The present investigation explored the effects of increasing in-cylinder mixing on DI diesel emissions using auxiliary gas injection (AGI). Four gas injection parameters were examined: AGI direction, oxygen concentration, intensity, and timing. Intensity was used to describe the amount of fuel-air mixing brought about by the gas jet. By exploring these parameters, mechanisms by which AGI affects emissions were identified.
The main soot reduction mechanism identified in the present study was the increase in fuel-air mixing produced by the turbulent gas jet. The parameters controlling this mechanism are still not well understood despite attempts to link the amount of mixing to either the momentum or kinetic energy of the gas jet. A second mechanism identified in this study was the change in the composition of gas brought into the fuel spray. This mechanism was responsible for changes in both soot and NO emissions, which was either beneficial or detrimental depending on the composition of the injected gas. The effect of adding relatively cold gases to the combustion chamber on in-cylinder temperatures constituted the third mechanism identified in this investigation. This cooling effect brought about a decrease in NO emissions and an increase in soot emissions. The final mechanism responsible for the effect of AGI on emissions was the obstruction of the fuel spray by the gas jet. The presence of this mechanism depended on the direction and momentum flux of the gas jet (compared to that of the fuel spray). This mechanism caused an increase in soot emissions and possibly a decrease in NO emissions.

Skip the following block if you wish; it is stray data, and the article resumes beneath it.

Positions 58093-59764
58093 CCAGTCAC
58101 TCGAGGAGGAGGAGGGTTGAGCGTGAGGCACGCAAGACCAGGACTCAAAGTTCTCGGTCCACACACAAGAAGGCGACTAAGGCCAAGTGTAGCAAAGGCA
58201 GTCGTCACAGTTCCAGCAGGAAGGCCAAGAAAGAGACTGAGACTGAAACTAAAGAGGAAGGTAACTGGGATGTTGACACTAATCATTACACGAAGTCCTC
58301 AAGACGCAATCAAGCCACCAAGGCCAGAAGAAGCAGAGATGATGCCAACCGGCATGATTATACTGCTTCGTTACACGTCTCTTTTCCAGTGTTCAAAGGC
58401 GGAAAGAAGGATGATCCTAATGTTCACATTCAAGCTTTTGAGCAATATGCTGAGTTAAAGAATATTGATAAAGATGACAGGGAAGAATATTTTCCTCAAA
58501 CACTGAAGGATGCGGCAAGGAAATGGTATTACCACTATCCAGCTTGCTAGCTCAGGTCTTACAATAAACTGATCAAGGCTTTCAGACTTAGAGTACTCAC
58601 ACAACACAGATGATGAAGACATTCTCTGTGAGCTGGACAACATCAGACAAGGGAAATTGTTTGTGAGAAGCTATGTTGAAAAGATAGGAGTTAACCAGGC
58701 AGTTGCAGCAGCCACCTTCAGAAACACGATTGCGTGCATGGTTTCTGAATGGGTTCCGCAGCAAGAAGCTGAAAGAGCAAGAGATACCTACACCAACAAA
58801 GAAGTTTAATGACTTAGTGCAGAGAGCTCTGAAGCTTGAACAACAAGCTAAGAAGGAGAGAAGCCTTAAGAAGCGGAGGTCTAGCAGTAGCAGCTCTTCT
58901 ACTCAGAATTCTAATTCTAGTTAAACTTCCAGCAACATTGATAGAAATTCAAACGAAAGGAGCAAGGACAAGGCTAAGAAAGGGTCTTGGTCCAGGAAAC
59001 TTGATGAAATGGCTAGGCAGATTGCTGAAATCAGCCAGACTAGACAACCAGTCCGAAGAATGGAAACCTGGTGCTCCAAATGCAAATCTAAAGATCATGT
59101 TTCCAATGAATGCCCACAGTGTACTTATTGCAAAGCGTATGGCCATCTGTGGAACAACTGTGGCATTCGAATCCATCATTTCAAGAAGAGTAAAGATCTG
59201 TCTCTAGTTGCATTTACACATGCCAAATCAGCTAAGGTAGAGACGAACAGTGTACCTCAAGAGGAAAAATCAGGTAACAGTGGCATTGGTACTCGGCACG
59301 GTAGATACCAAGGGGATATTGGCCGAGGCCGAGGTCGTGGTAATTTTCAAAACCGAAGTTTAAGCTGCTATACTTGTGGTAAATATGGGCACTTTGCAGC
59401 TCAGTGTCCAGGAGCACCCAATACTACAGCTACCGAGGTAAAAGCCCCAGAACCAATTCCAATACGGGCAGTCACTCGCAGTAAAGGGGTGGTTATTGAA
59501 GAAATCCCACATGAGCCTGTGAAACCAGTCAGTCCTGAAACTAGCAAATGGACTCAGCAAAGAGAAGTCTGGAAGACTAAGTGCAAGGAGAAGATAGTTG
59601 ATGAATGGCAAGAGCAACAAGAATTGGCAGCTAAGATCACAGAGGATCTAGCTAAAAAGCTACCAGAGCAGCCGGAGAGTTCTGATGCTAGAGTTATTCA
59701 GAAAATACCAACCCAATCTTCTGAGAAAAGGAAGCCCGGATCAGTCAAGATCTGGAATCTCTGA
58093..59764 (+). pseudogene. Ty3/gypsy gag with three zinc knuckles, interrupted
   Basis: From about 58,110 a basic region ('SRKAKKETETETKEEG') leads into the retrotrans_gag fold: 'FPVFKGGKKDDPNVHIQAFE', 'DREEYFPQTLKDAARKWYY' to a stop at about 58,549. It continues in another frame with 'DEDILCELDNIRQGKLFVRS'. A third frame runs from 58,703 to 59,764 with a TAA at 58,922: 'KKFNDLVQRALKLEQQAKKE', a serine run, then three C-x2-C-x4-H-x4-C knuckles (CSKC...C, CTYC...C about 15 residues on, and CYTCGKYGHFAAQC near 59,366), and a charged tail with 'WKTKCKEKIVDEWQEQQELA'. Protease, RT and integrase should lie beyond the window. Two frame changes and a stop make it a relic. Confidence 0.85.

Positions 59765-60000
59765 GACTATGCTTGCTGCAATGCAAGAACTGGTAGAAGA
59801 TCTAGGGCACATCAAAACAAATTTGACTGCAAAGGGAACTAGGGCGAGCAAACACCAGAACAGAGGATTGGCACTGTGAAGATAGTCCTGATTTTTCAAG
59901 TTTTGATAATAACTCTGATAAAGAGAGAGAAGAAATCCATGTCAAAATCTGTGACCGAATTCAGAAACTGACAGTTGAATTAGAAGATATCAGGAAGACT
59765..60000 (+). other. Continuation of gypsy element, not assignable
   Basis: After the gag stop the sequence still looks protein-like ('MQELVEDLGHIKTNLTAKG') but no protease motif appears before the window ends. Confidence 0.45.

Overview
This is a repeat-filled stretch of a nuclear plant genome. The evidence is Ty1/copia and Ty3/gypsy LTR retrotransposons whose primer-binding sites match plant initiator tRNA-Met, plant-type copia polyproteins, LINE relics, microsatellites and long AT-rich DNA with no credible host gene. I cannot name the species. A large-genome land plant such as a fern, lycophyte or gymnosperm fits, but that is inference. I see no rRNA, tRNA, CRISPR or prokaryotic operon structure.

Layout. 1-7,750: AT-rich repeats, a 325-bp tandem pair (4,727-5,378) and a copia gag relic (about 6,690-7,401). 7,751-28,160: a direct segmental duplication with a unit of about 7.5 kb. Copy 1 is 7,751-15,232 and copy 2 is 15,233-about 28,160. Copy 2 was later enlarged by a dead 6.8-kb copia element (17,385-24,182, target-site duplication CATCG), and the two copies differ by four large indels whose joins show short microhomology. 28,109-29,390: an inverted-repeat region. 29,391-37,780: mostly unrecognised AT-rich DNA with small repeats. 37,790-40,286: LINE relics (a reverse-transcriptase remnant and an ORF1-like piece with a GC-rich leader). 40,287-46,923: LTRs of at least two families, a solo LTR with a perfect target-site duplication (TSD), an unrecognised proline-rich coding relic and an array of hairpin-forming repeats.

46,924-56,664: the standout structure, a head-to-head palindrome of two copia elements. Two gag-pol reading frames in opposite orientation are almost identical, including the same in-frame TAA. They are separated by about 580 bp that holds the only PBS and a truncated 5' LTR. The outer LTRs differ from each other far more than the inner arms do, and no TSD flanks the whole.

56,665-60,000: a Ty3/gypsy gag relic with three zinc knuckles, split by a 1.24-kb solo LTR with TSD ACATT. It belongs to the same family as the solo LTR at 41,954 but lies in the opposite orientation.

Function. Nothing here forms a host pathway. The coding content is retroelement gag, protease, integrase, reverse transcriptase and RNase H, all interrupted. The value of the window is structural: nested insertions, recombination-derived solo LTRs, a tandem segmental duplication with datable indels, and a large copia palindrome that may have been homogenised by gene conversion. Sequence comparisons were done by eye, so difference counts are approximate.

Aside from identifying the mechanisms responsible for changes in emissions in this system, this study was used to explore to feasibility of using AGI with intake air nitrogen-enrichment to overcome the soot-NOx tradeoff curve. It was found that there are operating ranges where the soot-NO x tradeoff can be overcome. It was also discovered that this window was larger with early gas injection.